Tagged: vaccination

Hypocrite-of-the-week screams about unvaccinated migrants – opposes mandatory vaccination


Har!

Last week, Rep. Phil Gingrey wrote a letter to the Centers for Disease Control and Prevention with a dire warning: Some of the child refugees streaming across the southern border into the United States might carry deadly diseases. “Reports of illegal immigrants carrying deadly diseases such as swine flu, dengue fever, Ebola virus and tuberculosis are particularly concerning,” Gingrey wrote. “Many of the children who are coming across the border also lack basic vaccinations such as those to prevent chicken pox or measles.”

Gingrey’s analysis carried an aura of credibility among conservatives, because, as Judicial Watch noted, the congressman is “also [a] medical doctor.” But his two-page letter is filled with false charges—there’s no evidence that migrants carry Ebola or that they’re less likely to be vaccinated—from an inconvenient messenger: The congressman has himself pushed legislation to discourage some kinds of mandatory vaccinations in the United States.

According to the World Health Organization, Ebola virus has only ever affected humans in sub-Saharan Africa. (It has been found in China and the Philippines, but has never caused an illness, let alone a fatality)…Gingrey’s misdiagnoses aren’t confined to Ebola. As the Texas Observer points out, when it comes to measles, children in Guatemala, El Salvador, and Honduras are more likely to be vaccinated than children in the United States. None of those countries have recorded an outbreak of measles in 24 years. Kids in Marin County are more at risk.

And in 2007, he wrote an amendment that would allow parents to block their children from receiving HPV vaccines, which are designed to combat cervical cancer.

Nothing new about today’s Republicans being as ethically corrupt as they are economically ignorant, socially and politically bigoted. Some – obviously including Congress-slime Gingrey – ignore conflicts between their record and their lies.

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Court rules parents haven’t a right to send their unvaccinated kids to school

In New York City, parents do not have the right to send their unvaccinated kids to school if another student has a vaccine-preventable illness…That’s according to a Brooklyn Federal District Court judge, who ruled earlier this month that a parent’s constitutional right to freely exercise their religion does not always make their children exempt from vaccination requirements.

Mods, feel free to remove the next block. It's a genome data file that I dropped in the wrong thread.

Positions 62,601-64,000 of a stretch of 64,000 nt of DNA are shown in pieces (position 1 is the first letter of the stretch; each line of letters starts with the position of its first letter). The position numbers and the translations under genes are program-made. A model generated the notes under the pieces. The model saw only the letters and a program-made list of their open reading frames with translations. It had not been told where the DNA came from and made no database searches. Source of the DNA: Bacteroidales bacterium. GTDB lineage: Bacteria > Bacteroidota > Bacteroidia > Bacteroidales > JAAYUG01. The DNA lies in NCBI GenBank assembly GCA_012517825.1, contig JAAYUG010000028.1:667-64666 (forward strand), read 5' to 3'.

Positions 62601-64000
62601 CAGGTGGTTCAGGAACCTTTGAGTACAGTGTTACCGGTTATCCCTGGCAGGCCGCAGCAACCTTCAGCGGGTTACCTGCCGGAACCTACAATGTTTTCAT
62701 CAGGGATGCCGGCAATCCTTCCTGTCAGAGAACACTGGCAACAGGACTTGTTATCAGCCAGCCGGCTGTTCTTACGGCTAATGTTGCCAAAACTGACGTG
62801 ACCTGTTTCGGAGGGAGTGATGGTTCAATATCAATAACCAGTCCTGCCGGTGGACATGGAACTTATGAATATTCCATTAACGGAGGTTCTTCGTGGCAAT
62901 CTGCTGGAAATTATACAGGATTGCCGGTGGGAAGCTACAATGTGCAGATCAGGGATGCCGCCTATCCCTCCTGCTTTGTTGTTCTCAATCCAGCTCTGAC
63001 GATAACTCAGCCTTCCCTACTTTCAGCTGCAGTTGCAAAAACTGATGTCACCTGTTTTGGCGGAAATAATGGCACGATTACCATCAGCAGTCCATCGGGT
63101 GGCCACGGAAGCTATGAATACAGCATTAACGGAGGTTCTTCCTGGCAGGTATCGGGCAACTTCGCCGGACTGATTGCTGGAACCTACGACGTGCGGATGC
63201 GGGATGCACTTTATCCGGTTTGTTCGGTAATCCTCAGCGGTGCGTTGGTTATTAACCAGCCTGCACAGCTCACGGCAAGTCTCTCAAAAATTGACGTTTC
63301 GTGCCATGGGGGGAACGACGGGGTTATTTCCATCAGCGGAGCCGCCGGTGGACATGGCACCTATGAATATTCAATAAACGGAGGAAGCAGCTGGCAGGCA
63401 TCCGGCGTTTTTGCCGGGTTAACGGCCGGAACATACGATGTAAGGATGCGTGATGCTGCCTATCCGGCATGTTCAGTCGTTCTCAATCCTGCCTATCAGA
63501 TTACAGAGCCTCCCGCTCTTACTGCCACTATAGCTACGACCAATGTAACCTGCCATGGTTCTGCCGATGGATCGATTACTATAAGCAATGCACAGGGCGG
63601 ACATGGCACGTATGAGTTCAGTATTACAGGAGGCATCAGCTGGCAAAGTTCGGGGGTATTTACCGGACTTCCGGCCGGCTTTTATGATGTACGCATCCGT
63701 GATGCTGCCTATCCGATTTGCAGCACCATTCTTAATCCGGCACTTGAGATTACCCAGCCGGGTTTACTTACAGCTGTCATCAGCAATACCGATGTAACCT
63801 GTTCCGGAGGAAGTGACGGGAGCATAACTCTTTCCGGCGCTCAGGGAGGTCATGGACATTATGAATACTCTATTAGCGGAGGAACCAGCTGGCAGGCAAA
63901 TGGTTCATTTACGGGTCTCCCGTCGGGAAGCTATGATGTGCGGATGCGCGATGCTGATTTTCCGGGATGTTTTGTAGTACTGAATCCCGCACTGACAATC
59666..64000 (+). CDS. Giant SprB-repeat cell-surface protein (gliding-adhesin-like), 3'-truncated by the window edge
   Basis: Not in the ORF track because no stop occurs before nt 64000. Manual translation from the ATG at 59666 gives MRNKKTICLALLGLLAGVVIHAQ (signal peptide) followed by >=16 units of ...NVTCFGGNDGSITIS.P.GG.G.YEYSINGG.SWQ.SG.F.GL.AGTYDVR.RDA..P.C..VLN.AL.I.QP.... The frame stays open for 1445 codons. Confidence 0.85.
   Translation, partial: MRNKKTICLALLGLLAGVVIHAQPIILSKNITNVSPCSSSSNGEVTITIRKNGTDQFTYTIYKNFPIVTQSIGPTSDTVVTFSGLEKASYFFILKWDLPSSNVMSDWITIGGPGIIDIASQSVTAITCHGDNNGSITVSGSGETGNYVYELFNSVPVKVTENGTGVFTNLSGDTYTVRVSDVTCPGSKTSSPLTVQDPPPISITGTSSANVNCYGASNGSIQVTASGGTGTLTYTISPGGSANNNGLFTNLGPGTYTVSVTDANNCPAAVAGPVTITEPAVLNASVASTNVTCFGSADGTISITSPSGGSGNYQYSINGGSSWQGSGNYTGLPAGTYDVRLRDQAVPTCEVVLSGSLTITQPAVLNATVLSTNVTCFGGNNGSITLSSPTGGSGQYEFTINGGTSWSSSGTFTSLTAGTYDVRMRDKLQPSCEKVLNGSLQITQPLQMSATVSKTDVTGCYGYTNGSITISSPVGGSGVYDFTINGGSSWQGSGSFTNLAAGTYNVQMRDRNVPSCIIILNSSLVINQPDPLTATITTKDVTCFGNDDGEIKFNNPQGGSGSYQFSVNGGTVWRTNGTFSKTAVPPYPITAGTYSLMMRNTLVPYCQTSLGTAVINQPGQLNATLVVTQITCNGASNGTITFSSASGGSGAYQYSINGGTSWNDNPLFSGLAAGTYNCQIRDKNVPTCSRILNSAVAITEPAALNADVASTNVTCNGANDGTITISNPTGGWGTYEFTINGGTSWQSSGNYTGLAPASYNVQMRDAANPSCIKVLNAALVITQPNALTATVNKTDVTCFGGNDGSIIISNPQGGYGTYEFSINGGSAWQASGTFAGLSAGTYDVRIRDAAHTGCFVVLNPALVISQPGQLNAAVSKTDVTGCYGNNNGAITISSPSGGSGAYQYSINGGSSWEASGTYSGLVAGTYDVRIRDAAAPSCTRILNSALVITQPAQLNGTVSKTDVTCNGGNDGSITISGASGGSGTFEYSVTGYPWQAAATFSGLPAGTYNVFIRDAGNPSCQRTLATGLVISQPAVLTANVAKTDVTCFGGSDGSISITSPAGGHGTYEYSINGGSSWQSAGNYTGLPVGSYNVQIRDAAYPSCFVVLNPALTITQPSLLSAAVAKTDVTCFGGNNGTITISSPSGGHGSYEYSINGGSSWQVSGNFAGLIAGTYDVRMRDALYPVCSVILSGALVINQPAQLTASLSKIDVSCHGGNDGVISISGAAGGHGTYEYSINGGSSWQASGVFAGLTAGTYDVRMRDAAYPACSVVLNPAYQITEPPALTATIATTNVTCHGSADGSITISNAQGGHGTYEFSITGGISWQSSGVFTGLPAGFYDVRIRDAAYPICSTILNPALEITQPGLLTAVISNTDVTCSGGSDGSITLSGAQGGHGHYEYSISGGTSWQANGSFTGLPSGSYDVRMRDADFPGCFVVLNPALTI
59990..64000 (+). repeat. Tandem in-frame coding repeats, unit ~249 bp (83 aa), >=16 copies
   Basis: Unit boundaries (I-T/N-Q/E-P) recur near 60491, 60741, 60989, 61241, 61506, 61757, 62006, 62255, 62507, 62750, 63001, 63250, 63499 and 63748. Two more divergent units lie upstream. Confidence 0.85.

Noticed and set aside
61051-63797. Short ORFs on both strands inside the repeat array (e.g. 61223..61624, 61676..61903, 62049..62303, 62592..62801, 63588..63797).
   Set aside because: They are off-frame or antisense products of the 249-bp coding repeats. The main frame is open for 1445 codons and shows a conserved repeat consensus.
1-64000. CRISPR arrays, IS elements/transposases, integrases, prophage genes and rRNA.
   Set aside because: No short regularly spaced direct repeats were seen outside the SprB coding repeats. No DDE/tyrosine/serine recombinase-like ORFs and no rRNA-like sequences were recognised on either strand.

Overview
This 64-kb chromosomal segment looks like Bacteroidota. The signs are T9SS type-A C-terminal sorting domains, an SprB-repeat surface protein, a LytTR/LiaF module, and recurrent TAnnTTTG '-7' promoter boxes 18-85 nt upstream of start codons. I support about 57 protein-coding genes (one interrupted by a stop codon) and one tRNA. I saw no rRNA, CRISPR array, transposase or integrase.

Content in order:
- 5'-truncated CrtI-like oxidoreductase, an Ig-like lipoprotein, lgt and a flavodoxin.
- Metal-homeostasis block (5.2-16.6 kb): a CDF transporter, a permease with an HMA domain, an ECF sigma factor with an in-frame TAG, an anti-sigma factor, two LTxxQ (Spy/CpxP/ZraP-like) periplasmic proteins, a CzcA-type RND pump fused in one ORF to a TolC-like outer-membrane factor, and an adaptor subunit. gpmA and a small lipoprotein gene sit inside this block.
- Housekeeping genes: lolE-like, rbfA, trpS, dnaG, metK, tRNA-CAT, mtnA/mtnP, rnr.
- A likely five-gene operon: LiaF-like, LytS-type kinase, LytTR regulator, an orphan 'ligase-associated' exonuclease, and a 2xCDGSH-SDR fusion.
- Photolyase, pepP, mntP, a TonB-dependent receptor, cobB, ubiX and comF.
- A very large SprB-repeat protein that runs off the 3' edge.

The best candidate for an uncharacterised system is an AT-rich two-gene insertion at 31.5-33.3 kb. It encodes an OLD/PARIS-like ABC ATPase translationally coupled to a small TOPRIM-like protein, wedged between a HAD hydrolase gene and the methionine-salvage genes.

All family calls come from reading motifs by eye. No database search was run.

New York City schools require all students to get a series of basic vaccinations in order to attend classes. But in New York State — along with several other states — laws say that parents can opt out of these requirements for religious reasons.

When three families in New York City recently tried to do so, their children were barred from attending school, leading them to file suit against the city. Citing a 1905 Supreme Court case — in which the court ruled that Massachusetts was permitted to fine a man $5 for refusing a smallpox vaccine — Judge William Kuntz ruled that the court had “strongly suggested that religious objectors are not constitutionally exempt from vaccinations…”

All this comes as increasing numbers of parents around the country are refusing vaccines, leading to outbreaks of a number of diseases that could have easily been prevented. Earlier this spring, during a measles outbreak in New York, the unvaccinated sibling of a home-schooled child who’d been infected was barred from attending public school. That sibling ultimately contracted the disease, and keeping him home prevented it from spreading further.

The idjits and ignorant have every right to believe what they do, say what they wish – and keep their silliness out of everyone else’s lives.

Thanks, Ursarodinia

California Public Health has declared a Whooping Cough epidemic

California is being hit hard with a whooping cough epidemic, according to the state’s public health department, with 800 cases reported in the past two weeks alone…The agency says that there were 3,458 whooping cough cases reported between January 1 and June 10, well ahead of the number of cases reported for all of 2013.

This is a problem of “epidemic proportions,” the department said. And the number of actual cases may be even higher, because past studies have shown that for every case of whooping cough that is reported, there are 10 more that are not officially counted.

Whooping cough, known to doctors as pertussis, is a highly contagious respiratory infection that is caused by a bacterium known as Bordetella pertussis…The popular name for the disease comes from the whooping sound an infected person makes when gasping for breath after a coughing fit.